of Commerce / NOAA / PMEL
/ Atmospheric Chemistry
Aerosol Climate Forcing
Patricia Quinn & Timothy Bates
Derek Coffman, Drew Hamilton,
Jim Johnson, & Theresa Miller
provide information about tropospheric aerosol particles in order to improve
estimates of aerosol radiative forcing which will, in turn, improve predictions
of future climatechanges due to human-induced changes in the compositionof
PMEL’s Research Strategy:
Aerosol particles exert both a direct
effect on climate by reflecting and absorbing shortwave solar radiation
and an indirect effect by influencing the optical properties and lifetimes
The uncertainty in aerosol radiative
forcing is considerably larger than that due to greenhouse gases (IPCC,
1996). This limits the ability to predict future surface temperature
changes and to unambiguously detect a greenhouse warming signal.
PMEL’s research strategy is to provide
data to serve as both input to and validation of models employed in the
estimation of aerosol radiative forcing.
The geographical distribution of
aerosol forcing is very inhomogeneous. Therefore, PMEL’s measurement
program covers a wide range of oceanic and land-based regions in order
to characterize a variety of aerosol types (clean marine, perturbed marine,
clean continental, and polluted continental).
Improvement of the IPCC(95)
Parameterization of Aerosol Chemical Composition
The IPCC(95) estimate of aerosol radiative
forcing focused on a highly simplified sulfate only aerosol even though
there are other aerosol components which have very different optical properties.
Thus, improving this estimate relies on accurate measurements of the aerosol
chemical composition over wide geographical regions.
The PMEL data base indicates that only
20 to 60% of the aerosol mass is sulfate such that, in all geographical
regions, there is a significant fraction of the aerosol mass that may have
very different optical properties than those included in the IPCC(95) estimate.
Presumably this mass is composed of mineral dust or carbonaceous material.
These measurements verify the need
to improve the IPCC(95) depiction of the aerosol in order to improve estimates
of aerosol radiative forcing.
Assessment and Interpretation of
Satellite-Derived Aerosol Properties
NOAA’s advanced very high resolution
radiometer (AVHRR) onboard a polar orbiting satellite provides global distributions
of aerosol optical thickness (AOT) which are crucial in estimating the
direct radiative forcing by aerosols.
Seasonally composited images reveal
an enhanced AOT over the Pacific Ocean just north of the Intertropical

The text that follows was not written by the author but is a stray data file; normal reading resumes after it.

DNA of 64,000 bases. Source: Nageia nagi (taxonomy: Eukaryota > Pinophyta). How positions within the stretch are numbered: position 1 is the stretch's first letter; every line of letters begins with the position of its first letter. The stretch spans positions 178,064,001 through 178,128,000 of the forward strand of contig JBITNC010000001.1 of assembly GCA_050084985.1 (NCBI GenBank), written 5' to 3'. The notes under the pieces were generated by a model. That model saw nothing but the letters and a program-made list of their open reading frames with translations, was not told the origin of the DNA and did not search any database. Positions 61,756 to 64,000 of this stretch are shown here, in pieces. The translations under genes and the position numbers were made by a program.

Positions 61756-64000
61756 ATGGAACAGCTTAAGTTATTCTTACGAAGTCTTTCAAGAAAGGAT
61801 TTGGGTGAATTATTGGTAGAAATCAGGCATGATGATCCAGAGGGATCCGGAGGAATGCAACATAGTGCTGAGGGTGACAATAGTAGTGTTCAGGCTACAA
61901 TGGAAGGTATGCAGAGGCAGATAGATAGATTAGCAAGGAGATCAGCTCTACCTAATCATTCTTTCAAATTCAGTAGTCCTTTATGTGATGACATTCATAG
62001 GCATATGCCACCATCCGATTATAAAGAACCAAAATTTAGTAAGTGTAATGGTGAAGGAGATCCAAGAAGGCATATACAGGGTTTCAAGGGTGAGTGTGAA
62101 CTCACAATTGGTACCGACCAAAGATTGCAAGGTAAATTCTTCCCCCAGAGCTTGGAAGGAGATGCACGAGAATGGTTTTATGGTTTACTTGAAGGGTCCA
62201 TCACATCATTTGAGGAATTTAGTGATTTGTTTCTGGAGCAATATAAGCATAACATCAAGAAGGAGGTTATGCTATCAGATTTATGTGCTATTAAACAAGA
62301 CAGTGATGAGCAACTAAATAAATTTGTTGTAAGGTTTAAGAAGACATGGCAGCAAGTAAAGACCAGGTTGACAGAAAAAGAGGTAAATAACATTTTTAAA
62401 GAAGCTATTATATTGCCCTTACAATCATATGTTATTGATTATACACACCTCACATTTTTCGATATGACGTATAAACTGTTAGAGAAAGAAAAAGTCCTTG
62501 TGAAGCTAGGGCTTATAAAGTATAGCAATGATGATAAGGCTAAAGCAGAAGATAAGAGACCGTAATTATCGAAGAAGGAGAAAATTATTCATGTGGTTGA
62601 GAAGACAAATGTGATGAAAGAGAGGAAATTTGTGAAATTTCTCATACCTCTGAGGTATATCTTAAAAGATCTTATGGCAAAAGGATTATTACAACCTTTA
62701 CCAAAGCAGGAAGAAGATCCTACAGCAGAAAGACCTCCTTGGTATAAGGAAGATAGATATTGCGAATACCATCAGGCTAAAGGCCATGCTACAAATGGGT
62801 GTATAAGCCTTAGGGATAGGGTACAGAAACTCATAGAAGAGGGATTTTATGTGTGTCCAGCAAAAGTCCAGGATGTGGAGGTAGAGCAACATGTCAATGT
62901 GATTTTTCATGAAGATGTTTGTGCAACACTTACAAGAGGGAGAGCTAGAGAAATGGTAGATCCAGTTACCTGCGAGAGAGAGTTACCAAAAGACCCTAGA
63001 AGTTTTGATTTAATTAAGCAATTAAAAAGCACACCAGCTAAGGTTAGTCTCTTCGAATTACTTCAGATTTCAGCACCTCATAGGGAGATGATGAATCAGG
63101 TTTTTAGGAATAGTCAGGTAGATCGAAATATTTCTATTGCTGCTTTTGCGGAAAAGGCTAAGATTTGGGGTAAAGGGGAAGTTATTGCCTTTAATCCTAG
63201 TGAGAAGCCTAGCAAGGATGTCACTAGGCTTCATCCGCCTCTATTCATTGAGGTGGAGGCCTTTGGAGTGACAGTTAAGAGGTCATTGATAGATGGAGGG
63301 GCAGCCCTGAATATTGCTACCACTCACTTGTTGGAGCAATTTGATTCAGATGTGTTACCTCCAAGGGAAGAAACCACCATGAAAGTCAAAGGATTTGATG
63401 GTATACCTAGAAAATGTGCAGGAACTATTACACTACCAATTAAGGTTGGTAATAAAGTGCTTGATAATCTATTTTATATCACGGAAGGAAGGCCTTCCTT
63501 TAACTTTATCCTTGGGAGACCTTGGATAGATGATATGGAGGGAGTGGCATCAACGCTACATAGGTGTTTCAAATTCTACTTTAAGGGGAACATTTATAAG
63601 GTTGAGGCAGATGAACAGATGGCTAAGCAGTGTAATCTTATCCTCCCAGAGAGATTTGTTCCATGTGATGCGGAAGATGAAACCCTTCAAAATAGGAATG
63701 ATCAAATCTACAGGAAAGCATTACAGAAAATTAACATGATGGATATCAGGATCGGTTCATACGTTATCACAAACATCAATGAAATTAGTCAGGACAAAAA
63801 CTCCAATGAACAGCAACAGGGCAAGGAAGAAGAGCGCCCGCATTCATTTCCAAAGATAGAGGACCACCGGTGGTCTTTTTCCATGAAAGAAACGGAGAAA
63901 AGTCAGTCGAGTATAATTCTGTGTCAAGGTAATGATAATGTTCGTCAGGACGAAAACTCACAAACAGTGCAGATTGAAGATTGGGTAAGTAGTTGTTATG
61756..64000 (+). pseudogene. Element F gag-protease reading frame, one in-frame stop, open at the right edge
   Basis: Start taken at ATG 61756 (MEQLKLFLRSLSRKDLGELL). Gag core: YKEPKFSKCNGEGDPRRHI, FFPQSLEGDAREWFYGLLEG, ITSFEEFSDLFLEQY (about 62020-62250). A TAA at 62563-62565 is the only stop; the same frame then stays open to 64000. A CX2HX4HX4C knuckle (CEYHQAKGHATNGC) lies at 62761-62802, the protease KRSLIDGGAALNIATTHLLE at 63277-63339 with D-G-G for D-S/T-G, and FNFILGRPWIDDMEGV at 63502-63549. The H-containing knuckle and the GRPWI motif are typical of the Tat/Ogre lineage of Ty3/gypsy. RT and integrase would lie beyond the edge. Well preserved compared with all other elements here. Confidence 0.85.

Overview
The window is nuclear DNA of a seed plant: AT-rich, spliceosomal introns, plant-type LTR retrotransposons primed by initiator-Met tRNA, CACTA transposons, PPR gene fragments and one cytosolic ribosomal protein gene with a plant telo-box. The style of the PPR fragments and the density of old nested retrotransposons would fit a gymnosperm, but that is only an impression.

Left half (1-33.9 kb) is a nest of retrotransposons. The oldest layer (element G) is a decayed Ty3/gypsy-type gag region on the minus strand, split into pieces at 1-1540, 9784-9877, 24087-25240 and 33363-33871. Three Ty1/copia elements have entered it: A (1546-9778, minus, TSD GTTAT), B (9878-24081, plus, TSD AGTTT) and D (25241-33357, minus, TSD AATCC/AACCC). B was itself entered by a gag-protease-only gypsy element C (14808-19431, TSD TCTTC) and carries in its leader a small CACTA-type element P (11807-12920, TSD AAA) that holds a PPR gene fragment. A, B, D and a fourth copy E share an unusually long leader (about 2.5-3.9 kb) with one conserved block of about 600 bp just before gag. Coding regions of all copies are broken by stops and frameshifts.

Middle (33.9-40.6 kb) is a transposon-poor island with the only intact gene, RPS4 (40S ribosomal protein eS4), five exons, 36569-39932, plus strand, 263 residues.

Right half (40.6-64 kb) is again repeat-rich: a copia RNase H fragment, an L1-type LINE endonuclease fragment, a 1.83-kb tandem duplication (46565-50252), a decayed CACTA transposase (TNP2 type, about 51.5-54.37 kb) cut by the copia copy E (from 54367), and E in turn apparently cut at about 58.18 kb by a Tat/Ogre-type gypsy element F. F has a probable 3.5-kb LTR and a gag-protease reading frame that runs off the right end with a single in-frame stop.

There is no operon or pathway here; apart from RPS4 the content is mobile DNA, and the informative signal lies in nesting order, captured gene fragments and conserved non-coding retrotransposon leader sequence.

Convergence Zone during March, April, and May. The satellite images
do not indicate, however, if the enhanced AOT is a result of a radiative
forcing or is a natural aerosol feature
PMEL has conducted four cruises in
this region during different seasons. The resulting in situ observations
of the aerosol chemical composition indicate that the enhanced AOT
is not a result of anthropogenic aerosol but rather natural sea salt aerosols.
The seasonal increase in AOT corresponds to the time of year when the ITCZ
has migrated to its southern-most location and the wind speed and resulting
sea salt concentrations are high.
These measurements have revealed the
source of the aerosol yielding an enhanced AOT in the north equatorial
region of the Pacific thereby allowing for an accurate interpretation of
the satellite observations.
|Improvement of Model Estimates
of Aerosol Radiative Forcing
Recent model estimates of the
aerosol optical thickness (AOT) due to a variety of aerosol types (sulfate,
dust, carbonaceous, sea salt) indicate that, on a relative basis, the extinction
due to sea salt is small on both global and regional scales (Tegen et al.,
Geophys. Res., 102, 23,895, 1997).
These model estimates assume that sea
salt exists only in those particles greater than 4 microns in diameter.
This is stark contrast to PMEL’s in situ data which show a significant
amount of sea salt mass in smaller particles. This sea salt mass
is comparable to or larger than the observed sulfate mass over much of
the Pacific Ocean.
Based on the in situ data, for the
20(S to 20(N latitude band of the Pacific, the sea salt contribution to
AOT relative to sulfate is 91% while the model estimates a sea salt contribution
of only 28%. Hence, PMEL’s measurements reveal that the model significantly
underpredicts the contribution of the natural background aerosol to the
radiative properties of the aerosol in this region.
Quantification, identification, and
determination of the radiative properties of the non-sulfate aerosol mass.
How does this mass affect estimates of aerosol radiative forcing?
Participation in large multi-platform
experiments which are focused on anthropogenic aerosol and are designed
to improve estimates of aerosol radiative forcing (INDOEX and ACE ASIA).
Further integration of measurement
results with models
Funding support provided by the
NOAA Office of Global Programs.
Atmospheric Chemistry Group, http://saga.pmel.noaa.gov